I t's called the river of life, the five or six quarts of blood that stream through the 60,000 tortuous miles of arteries, veins, and capillaries.
Blood contains many elements with specific functions—red cells to transport oxygen from the lungs to body tissues, white cells to fight off disease, and tiny elements called platelets to help form clots and repair tears in the blood vessel wall. All float freely in an intricate complex of liquid proteins and metals known as plasma .
Because of the blood's extreme importance to life, any injury to it—or to the grand network of channels through which it flows—may have the most serious consequences. The troubles that beset the circulation may be grouped conveniently into two categories: diseases of the blood and diseases of the blood vessels.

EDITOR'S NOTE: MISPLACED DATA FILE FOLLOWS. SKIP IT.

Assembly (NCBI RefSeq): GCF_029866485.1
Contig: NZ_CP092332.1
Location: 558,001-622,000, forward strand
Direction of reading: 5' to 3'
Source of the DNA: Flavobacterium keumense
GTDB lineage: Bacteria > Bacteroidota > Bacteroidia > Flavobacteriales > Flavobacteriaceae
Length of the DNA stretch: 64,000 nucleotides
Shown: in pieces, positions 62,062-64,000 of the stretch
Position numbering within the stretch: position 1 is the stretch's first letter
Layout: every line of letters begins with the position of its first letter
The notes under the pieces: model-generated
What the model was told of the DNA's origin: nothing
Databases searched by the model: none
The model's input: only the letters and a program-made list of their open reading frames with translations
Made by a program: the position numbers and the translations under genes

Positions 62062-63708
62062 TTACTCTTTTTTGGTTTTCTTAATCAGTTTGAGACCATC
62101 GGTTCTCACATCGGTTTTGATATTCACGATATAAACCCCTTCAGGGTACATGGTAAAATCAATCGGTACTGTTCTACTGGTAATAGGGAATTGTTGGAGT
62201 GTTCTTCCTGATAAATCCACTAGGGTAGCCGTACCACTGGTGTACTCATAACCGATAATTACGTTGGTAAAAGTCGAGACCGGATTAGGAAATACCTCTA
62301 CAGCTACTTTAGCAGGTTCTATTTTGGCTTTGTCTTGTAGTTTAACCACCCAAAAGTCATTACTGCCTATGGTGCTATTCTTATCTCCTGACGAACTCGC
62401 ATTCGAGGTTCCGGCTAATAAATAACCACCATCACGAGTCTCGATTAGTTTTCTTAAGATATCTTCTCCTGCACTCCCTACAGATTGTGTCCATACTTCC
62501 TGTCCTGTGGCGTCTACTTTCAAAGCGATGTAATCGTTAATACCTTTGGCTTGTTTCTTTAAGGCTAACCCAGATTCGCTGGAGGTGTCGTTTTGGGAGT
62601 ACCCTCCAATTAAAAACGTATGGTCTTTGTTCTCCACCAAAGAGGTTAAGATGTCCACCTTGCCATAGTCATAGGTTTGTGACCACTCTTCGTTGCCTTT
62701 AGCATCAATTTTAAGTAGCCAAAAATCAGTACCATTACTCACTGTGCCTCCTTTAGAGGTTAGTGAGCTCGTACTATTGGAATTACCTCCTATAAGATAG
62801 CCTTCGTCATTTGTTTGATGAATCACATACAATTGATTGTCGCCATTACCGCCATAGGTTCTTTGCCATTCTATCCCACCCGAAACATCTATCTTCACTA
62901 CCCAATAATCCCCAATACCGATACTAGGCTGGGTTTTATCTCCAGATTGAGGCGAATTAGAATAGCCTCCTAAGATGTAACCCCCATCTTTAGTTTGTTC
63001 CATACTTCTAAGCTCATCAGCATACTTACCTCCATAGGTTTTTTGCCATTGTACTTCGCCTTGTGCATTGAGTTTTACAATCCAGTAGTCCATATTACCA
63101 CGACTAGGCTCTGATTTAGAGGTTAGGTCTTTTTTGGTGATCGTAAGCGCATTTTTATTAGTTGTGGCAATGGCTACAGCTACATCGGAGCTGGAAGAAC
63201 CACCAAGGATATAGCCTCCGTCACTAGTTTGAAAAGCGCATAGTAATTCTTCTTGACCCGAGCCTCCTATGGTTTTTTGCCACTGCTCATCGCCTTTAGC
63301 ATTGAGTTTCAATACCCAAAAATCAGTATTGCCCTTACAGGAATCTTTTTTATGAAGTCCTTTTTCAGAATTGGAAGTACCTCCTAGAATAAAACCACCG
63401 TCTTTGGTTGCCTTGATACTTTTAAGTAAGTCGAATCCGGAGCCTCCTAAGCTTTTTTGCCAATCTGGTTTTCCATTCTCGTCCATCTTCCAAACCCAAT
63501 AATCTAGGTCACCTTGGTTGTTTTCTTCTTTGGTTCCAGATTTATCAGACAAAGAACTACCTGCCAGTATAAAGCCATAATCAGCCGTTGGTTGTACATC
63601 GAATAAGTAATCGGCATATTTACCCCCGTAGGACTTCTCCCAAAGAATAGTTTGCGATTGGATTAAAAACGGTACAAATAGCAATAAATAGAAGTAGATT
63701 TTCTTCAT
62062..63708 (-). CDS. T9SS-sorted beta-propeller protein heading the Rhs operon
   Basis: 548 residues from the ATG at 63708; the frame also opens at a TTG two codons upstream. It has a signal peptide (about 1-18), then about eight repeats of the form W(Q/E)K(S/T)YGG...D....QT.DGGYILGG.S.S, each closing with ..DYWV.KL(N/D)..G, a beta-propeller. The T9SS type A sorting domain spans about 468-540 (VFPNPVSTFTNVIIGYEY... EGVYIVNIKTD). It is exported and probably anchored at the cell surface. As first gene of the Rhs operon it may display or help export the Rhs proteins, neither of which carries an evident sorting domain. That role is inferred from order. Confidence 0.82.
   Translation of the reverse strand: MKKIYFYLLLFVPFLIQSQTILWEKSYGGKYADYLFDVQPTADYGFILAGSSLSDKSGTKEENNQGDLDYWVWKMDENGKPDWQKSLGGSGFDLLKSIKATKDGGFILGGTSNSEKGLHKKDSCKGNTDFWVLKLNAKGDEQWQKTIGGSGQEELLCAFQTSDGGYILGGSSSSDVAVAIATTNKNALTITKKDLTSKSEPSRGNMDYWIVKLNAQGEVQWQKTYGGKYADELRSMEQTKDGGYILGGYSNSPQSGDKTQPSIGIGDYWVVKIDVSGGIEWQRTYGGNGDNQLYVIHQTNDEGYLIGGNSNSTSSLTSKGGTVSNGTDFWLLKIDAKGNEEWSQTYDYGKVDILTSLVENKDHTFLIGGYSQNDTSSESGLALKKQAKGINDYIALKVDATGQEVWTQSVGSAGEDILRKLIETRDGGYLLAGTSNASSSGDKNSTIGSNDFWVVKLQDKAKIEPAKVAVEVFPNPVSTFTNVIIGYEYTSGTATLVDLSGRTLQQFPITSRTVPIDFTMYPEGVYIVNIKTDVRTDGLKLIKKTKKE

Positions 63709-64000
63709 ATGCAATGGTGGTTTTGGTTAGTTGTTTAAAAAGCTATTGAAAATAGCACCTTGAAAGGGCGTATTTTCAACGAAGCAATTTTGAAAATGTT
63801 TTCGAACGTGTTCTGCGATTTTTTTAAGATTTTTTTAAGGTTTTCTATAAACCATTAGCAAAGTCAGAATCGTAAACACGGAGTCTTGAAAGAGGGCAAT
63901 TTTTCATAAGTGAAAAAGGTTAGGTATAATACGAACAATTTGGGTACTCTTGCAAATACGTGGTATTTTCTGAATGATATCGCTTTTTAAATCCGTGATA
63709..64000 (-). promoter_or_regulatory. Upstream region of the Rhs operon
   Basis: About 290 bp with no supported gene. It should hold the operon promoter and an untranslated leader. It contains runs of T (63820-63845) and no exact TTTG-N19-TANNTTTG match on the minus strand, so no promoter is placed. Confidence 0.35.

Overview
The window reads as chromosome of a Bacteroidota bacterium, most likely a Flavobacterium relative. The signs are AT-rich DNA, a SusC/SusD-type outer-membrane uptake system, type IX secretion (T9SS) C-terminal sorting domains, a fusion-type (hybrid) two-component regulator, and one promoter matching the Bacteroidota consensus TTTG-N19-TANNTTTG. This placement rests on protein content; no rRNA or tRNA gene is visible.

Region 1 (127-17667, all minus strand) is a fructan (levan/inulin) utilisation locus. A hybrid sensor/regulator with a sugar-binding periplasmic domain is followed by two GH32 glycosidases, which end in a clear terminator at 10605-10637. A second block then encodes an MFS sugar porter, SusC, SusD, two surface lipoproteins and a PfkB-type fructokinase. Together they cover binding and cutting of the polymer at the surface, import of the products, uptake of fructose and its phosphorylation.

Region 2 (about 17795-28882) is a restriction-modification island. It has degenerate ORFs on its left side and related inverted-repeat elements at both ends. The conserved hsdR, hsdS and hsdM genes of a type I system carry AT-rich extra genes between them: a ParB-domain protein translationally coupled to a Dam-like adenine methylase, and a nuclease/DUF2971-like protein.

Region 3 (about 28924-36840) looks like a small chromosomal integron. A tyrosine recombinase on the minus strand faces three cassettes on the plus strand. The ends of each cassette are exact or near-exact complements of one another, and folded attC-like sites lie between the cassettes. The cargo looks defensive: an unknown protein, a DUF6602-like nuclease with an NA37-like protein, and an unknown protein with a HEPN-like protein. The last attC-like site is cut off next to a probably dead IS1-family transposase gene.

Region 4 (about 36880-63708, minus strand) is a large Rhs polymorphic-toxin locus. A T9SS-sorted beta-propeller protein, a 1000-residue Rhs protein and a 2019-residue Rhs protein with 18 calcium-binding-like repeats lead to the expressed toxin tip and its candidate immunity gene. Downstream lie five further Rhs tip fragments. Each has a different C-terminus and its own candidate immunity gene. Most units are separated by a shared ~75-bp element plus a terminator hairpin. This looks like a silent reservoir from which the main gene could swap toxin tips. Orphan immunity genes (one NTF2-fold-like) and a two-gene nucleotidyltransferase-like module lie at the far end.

Diseases of the Blood
D iseases of the blood include disorders that affect the blood elements directly (as in the case of hemophilia , where a deficiency in clotting proteins is at fault) as well as abnormalities in the various organs involved in maintaining proper blood balance (i.e., spleen, liver and bone marrow). The various ills designated and described below are arranged according to the blood component most affected (i.e., clotting proteins, red blood cells, and white blood cells).